Why Our Young People Need Mentors, in Marriage and at Work
When those of deep faith step up to help others understand God's power in challenging circumstances, everyone wins
Millennials yearn for mentoring, whether in building a strong marriage and family life, or in succeeding in their careers — or both. The uncertainty of today’s political environment, the high divorce rate and a toxic family life for so many, and the image-driven social media culture today all make life extremely challenging in many respects.
Rather than learn by their own mistakes, many young people would like to learn from those who have gone before them and succeeded. So they need mentors and guides.
The Lumen Institute, whose mission is to enhance the character, faith, and leadership skills of today’s business and cultural leaders, focuses on mentoring young professionals in the business world. Ray Burns, who works in New York City, runs the mentoring program nationally.
“The mentees in Lumen understand we are making an investment in them by guiding them through our core values to pursue excellence in every aspect of their lives,” he told LifeZette. “Being young and liberated from the structure of parental guidance and an institutional college experience opens them up to many temptations and moral risks.”
A mentor can mean the difference between staying in a job and leaving it, in “engaging with friends and colleagues,” and moving on. When young workers have a nonjudgmental sounding board and the ability to “tap into a warehouse of experience and knowledge, that can help them grow professionally and personally.”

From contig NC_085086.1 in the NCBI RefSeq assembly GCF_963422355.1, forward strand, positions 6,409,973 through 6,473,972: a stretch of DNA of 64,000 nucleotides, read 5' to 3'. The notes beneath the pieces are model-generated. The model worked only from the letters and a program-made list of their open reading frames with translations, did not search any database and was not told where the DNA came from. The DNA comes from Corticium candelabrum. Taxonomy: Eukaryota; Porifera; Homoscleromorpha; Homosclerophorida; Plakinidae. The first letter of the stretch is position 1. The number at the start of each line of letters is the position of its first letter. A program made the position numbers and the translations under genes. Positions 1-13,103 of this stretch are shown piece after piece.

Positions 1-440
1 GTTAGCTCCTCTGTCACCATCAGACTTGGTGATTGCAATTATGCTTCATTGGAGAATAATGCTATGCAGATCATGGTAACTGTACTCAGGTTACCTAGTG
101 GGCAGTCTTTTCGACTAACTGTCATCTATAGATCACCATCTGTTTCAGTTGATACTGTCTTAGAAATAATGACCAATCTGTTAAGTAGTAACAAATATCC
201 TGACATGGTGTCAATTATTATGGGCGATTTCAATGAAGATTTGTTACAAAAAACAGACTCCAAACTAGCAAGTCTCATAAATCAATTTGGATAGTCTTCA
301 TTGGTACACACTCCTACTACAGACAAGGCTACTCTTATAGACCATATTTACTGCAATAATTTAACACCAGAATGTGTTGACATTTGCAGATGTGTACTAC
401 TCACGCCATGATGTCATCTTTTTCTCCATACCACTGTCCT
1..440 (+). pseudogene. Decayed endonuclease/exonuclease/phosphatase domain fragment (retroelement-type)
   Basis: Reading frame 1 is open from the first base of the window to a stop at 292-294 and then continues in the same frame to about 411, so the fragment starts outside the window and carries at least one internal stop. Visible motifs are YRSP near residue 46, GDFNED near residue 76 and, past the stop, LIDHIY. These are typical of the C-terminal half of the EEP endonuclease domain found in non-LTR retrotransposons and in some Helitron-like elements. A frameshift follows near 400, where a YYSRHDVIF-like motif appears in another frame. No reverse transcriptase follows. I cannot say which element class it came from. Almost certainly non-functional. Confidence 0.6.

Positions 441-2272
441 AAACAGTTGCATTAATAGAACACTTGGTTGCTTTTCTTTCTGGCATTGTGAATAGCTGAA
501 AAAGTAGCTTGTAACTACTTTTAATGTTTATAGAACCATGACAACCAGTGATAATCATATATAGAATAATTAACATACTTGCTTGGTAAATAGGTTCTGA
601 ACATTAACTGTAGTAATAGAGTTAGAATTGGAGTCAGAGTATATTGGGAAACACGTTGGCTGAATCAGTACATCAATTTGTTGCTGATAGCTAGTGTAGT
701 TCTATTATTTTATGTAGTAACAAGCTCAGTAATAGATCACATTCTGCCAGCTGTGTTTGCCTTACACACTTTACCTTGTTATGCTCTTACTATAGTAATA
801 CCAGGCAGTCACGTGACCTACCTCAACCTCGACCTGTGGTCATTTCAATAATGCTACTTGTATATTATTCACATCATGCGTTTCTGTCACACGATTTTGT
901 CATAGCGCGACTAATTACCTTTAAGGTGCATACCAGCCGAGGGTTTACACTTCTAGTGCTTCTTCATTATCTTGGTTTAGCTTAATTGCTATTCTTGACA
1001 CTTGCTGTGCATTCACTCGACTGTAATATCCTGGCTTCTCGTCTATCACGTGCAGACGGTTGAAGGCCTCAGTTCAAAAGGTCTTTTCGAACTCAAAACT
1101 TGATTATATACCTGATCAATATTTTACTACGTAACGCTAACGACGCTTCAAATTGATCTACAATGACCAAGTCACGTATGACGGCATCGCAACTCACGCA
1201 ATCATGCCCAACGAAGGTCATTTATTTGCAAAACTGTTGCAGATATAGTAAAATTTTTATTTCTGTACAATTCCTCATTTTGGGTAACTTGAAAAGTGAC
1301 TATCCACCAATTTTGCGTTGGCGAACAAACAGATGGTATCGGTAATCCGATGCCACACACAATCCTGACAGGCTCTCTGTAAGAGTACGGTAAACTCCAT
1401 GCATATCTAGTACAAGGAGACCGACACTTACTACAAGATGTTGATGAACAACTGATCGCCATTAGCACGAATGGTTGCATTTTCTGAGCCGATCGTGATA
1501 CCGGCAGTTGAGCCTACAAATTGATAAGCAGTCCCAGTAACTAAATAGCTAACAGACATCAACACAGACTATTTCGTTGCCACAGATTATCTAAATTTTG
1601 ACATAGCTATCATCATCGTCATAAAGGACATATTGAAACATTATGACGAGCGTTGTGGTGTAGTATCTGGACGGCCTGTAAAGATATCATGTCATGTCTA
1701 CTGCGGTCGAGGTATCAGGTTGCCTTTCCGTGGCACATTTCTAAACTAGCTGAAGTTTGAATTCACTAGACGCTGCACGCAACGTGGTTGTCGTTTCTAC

We need more proactive and generous business leaders to extend a hand.
And for the home front, Legionary priests in the New York City area and in Washington, D.C., dedicate a significant amount of time to preparing couples for marriage in the Catholic church’s “pre-cana” programs. It’s a helpful resource for couples, but even so, the church is not doing enough to shepherd them through the first few years of transition and childbearing.
Hope Hirshorn of New York helps run a program geared to newly married couples. “Few young married couples today are surrounded by examples of long-term, life-giving, and God-centered marriages,” she noted. “A program called Cana Uncorked offers an antidote to this situation. Four to six newly married couples are invited to come together on a monthly basis for an evening of faith, formation, and fellowship.”
Older couples host these couples — and a Legionary of Christ priest shares guidance on pursuing holiness within the context of a Christ-centered marriage.
“As the couples grow in their faith and their friendships, their marriages communicate the love of Jesus to all they encounter,” she added. Strong marriages then translate into strong kids — and a more stable and Christian culture.
Jesus himself mentored His apostles and patiently formed them into the foundational pillars of our Catholic Church. As Christ reminds us, “A disciple is not above his teacher, but everyone, when he is fully trained, will be like his teacher” (Luke 6:40).
Let’s faithfully pass the torch to those whom Christ has providentially placed in our path.
Fr. Michael Sliney is a Catholic priest based in the New York City area and an adviser to the Lumen Institute, a professional business group.